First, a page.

Turning Your Pictures Into CASH

Lori Allen

Lori Allen

By Lori Allen

My grandmother just found one of my wedding pictures in a frame at Ross, the department store.

And a few months ago, my aunt in Canada found a separate picture of us in a frame at The Dollar Store.

My husband and I have also seen our faces on credit card reward ads… wedding planner web- sites… honeymoon websites… magazine covers…

How did my wedding photos end up in those unlikely locations?

It’s a simple story. And one that illustrates an easy-to-enter Barefoot Opportunity that you can tackle to make some extra cash on the side or create a lucrative new career.

I had stock photographer Shelly Perry photograph my wedding in Paris more than four years ago. And then my husband and I signed model releases so that she could sell our pictures on iStockphoto.com.

It’s exciting for me to see my wedding pictures on magazine covers and websites. It’s exciting for my family to walk into a department store and see my face looking back at them from the shelf.

Lori Allen photo_in_frame

But it’s even more exciting for Shelly to know that photo buyers around the world liked her picture enough to buy it and use it to sell their product.

In fact, from the 99
photos of our wed
ding that were accepted by the stock
photo site (a variety of shots, including 
portraits in front of the Eiffel Tower, as well as close ups that could have been at any wedding), Shelly estimates she’s made around $6,000 in royalties.

Lori Allen wedding stock photo

Thousands of people bought and downloaded her photos. And that was for just a day’s worth of work. (As models, we didn’t receive any money – just the thrill of seeing our photos published. As the photographer, Shelly is entitled to any payments from stock sites.)

Shelly has many stock photos for sale – not just of my wedding. Her shots have been in Oprah’s magazine, on the American Music Awards, and countless other places. If she stopped taking new photos today, she would still bring in about $2,000 a month in passive income – that’s how much she makes now from the photos she has for sale on stock sites. And several other stockphotographers I know make enough to pay their mortgage payment, travel expenses, fund their retirement, and more.

Anybody can sell stock photos. You don’t professional experience or fancy equipment (a digital point and shoot is fine). You don’t need professional models. Or a studio.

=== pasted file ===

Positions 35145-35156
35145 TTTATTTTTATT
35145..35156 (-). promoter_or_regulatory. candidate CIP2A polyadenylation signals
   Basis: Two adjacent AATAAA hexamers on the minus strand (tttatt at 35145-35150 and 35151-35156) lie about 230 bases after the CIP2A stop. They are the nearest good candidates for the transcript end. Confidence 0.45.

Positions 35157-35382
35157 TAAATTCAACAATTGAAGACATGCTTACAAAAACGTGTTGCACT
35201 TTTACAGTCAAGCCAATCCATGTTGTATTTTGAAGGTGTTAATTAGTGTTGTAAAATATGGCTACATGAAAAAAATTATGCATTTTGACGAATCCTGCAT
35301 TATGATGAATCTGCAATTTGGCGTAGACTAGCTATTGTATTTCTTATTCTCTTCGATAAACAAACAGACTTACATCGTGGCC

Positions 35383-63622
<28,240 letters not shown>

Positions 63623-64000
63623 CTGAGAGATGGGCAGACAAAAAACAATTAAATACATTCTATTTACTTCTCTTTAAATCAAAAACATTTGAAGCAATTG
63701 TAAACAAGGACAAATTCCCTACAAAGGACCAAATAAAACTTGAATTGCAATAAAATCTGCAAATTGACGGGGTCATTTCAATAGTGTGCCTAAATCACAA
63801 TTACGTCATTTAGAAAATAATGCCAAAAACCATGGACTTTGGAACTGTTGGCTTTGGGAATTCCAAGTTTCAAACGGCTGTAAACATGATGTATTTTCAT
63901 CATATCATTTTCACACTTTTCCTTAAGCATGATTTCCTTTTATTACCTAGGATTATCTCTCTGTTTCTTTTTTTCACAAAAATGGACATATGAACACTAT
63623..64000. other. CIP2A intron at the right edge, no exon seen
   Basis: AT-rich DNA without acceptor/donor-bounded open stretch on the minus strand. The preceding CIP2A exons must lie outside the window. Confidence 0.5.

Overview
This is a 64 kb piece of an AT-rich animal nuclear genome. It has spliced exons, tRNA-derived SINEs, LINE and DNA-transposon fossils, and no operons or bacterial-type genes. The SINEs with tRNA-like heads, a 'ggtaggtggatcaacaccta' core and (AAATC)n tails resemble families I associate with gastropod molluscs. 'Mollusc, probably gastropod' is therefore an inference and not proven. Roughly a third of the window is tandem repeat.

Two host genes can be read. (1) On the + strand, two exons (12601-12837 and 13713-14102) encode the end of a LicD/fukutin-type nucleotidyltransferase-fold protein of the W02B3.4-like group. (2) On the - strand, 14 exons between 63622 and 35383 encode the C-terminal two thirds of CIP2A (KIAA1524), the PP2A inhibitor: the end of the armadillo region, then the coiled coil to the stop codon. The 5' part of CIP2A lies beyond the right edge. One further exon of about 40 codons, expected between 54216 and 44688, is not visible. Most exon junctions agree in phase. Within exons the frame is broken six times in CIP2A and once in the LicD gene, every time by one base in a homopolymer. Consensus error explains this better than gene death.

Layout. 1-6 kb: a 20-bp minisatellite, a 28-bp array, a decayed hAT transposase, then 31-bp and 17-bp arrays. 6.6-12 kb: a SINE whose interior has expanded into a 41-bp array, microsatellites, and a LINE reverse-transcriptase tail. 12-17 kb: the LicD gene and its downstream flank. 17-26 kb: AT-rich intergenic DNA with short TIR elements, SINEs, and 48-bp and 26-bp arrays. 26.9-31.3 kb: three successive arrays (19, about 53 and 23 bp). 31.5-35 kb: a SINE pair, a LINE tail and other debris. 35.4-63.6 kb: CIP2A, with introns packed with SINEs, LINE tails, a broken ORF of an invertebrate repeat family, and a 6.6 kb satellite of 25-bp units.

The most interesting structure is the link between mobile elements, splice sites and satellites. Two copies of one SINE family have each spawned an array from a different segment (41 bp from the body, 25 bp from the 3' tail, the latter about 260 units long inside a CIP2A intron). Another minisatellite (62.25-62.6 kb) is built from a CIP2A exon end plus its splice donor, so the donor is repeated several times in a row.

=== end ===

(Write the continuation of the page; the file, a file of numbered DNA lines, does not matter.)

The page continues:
That means you could turn your snapshots into cash, even if all you’ve ever take are family photos.

There’s certainly plenty of room for newcomers. More than 16,000 photos are published in U.S. print media each day. Most of those photos are taken by freelancers. And stock photo agencies are constantly on the lookout for new talent, especially for online. Websites, ebooks, email newsletters… they all need stock photos, and more every day as the Internet grows.

Stock photos aren’t restricted to weddings either, of course. You could sell photos on your next vacation. Of your kids on the playground. Of a beautiful nature scene on your next hike. Your dog playing in your backyard.

Check out all the categories on iStockPhoto.com to get an idea of the variety of stock photos that sell.

Then, when you’re ready to try it yourself for extra cash, check out our Turn Your Pictures Into Cash program. It has all the step-by-step instruction you need to make money from your photos, including video instruction on how to work your camera and get the creative photo effects you want.

Get all the details here.



  1. Great article! This is something I never would have thought of. What is the best type of camera to get started with? I am sure the point-and-shoot digital camera or the one on my phone would not be the best! 😉

    • JO STARR I have recently started learning about stock photography. In my experience so far, you do need to research the different stock photo sites, mainly to see which are the best fit for you. Your point-and-shoot digital camera and the one on your phone will be just fine for a lot of them. You just have to know their guidelines. I would suggest doing a google search for micro stock photos….IStockPhoto.com is a good one but one in many. I don’t know where you are with your photography career but I’m just getting started. I do find many on AWAI & Barefoot writers to be very helpful (I’m happy to be back after a few years absent). If you haven’t also tried Breakfast Stock Club through Great Escape Publishing, I would highly recommend it. They have great tips on taking different photos and a monthly contest. I hope this helps you in some way and I wish you the best on your journey.

      Great Article Lori Allen! I have been following and reading your post in my email on a regular basis. You are an inspiration for that I thank you! And congrats on having your photos out there, it has to be an amazing honor. I will be referring any reluctant stock models to this post. I’m sure it will inspire them.

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